Technically, torque delivered to the wheel (force) divided by the mass of the vehicle (weight for simplicity, delete that sunroof) gives you acceleration. Horsepower makes no difference which is why turbo and other forced injection engines accelerate so much more quickly than naturally aspirated engines with equivalent power to weight ratios. Power doesn't accelerate, torque does.

The other limiting factor is tire grip. Modern traction control is pretty much unbeatable if it has a sport mode of some sort. Whether awd can beat rwd depends on this limiting factor. Some wheelspin (10-15% wheel rpm over speed, approximately) is required for maximum transfer of drivetrain torque to the pavement. Awd can reduce the ability to achieve wheelspin and be slower, as well as substantially heavier. Every tire/car combination is slightly different which is where the launch control comes in. Expert drivers or software engineers make the difference there. If dynamic mode allows more optimal wheelspin than normal mode then acceleration times will improve.

1991 Alfa Romeo 164L 5 spd
White on grey leather 230K km, owned from new

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post #6 of 27 (permalink) Old 02-16-2019, 06:04 PM
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Thanks Michael - very helpful. I didn't necessarily mean turbo lag, but in D mode the throttle sure seems more responsive than in A mode. And Alfa's promotional material essentially says the same. I searched all over the internet and couldn't find reputable 0-60 or similar times for the various DNA modes - except for one YouTube video where in the comments they were saying 5.5 seconds in D (this is the time I see quoted by Alfa and various car reviews), 6.5 in N, and 7.5 in A. I don't know, maybe it is a placebo effect because the shifts feel different in the various modes, but it sure feels like I can accelerate faster in D mode.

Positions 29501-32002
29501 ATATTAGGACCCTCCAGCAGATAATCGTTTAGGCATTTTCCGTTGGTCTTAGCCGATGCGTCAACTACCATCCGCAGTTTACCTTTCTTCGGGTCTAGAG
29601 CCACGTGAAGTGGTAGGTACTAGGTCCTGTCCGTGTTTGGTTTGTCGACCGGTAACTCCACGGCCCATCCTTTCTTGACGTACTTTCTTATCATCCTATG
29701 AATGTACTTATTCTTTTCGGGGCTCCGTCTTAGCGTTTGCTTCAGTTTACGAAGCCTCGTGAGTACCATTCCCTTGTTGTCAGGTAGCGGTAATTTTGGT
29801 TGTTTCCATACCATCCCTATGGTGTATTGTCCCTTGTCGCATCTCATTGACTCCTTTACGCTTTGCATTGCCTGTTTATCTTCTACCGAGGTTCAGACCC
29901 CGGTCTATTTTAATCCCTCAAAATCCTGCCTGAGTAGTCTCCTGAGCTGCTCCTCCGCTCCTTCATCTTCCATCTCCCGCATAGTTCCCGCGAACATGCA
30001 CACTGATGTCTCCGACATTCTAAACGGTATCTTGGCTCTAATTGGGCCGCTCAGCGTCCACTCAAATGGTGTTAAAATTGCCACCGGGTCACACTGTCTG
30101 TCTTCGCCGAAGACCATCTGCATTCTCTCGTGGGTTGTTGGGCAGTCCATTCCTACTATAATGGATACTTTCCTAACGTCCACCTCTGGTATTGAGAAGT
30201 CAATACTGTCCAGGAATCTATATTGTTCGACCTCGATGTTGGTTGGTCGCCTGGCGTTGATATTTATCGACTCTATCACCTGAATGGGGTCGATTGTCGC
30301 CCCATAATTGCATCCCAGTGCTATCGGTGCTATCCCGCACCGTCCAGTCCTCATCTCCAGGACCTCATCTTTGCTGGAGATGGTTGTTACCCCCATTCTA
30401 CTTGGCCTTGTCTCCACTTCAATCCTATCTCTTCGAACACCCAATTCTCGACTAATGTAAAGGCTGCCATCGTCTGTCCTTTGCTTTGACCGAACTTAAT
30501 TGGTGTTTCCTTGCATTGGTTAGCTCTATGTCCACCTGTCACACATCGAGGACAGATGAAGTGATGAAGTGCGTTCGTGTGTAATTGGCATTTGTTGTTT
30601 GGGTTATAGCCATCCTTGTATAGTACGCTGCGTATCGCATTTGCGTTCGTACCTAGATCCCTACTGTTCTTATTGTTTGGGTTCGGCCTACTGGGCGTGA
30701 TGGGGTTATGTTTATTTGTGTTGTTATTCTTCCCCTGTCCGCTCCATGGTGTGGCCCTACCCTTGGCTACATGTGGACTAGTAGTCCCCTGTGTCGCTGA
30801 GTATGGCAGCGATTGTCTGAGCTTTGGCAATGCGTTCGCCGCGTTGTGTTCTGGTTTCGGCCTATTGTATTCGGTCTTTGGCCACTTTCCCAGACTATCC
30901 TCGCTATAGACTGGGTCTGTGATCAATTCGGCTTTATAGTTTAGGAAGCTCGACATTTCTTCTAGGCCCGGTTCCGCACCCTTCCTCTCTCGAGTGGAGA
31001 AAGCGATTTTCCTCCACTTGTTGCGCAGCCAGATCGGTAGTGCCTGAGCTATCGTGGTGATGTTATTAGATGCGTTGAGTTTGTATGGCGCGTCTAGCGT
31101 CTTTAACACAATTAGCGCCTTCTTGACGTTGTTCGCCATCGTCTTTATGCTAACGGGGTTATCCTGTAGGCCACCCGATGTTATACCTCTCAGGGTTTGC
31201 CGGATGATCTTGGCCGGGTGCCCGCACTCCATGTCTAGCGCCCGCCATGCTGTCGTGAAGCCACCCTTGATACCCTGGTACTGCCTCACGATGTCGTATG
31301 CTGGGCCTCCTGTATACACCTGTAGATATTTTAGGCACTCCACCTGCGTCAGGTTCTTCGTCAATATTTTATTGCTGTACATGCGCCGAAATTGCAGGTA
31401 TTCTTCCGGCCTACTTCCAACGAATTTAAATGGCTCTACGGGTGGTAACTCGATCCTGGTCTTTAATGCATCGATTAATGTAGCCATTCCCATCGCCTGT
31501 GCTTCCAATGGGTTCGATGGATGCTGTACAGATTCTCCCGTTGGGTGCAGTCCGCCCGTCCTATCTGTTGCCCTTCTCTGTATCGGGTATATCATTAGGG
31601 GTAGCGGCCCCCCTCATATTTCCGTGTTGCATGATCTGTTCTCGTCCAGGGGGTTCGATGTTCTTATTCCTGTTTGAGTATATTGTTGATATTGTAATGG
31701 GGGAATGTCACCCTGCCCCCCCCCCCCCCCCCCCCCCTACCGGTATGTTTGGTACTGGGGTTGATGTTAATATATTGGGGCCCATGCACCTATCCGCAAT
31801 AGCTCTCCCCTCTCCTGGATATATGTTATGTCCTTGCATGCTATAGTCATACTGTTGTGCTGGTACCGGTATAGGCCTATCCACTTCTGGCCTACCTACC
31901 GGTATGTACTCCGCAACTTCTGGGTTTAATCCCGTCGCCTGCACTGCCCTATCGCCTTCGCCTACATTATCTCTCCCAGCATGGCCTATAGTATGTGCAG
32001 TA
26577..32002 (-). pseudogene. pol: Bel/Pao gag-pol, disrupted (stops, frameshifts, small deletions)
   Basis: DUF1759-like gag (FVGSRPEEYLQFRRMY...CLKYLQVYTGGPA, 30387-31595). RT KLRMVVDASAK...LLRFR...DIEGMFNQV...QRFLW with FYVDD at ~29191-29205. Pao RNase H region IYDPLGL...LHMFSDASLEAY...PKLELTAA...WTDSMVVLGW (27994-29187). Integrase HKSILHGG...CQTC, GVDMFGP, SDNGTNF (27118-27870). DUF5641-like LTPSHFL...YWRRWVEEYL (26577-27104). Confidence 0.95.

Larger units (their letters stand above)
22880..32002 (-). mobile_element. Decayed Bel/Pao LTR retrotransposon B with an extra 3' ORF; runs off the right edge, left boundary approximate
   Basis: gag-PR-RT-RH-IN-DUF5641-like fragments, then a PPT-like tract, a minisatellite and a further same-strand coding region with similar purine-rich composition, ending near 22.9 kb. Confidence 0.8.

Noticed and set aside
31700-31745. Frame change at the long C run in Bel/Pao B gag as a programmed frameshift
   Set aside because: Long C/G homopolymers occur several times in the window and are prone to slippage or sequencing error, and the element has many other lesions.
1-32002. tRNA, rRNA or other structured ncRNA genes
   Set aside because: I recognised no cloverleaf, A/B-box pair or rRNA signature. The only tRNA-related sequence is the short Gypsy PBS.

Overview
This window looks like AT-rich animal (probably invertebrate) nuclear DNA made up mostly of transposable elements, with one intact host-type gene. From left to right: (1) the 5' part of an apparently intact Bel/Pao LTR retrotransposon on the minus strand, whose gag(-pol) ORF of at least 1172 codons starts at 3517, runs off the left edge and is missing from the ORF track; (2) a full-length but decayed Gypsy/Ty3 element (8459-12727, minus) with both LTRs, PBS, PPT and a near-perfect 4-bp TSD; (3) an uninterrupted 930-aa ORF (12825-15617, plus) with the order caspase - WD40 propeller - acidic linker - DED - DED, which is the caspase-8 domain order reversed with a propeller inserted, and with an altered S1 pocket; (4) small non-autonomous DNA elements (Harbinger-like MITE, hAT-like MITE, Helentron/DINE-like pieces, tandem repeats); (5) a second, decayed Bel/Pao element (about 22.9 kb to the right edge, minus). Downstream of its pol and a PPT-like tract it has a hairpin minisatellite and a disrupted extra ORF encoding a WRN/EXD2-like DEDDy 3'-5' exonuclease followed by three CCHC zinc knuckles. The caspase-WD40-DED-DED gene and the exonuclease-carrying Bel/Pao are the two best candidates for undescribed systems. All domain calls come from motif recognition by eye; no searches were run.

Bill Maloney

1969 Giulia Super Biscione
2017 Giulia TI AWD
1965 Fiat 1500 Cabriolet
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post #7 of 27 (permalink) Old 02-16-2019, 10:06 PM
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It is possible Alfa actually slows the car down in N (it certainly does in A, ostensibly to promote fuel economy). Technically, it is not physically possible for wide open throttle acceleration to differ between D and N unless Alfa reduces the torque available when in N. That would be annoying!!!!

I know winter mode for the ZF 8 spd does reduce engine torque so maybe Alfa is playing that game in N mode as well, just to make them different.

In my Jaguar I have Sport and Drive modes. When deploying full throttle I can detect no difference in performance. At part throttle there's a big difference but that's purely down to throttle response and transmission shift pattern. Generally I find Sport a tad annoying, the throttle response is fidgety and the transmission runs in a lower gear than necessary with harder shifts. Basically, if I want the throttle to open more quickly I can easily do that without some computer software guessing for me. As for the harder shifts in Sport mode, well give me a break. I thought one of the advantages of an automatic was smooth unobtrusive shifts, just like the ones I work so hard at perfecting when shifting a manual box. There's really no excuse for a hard shift whether in an automatic or a manual box. Fashion. Like big wheels....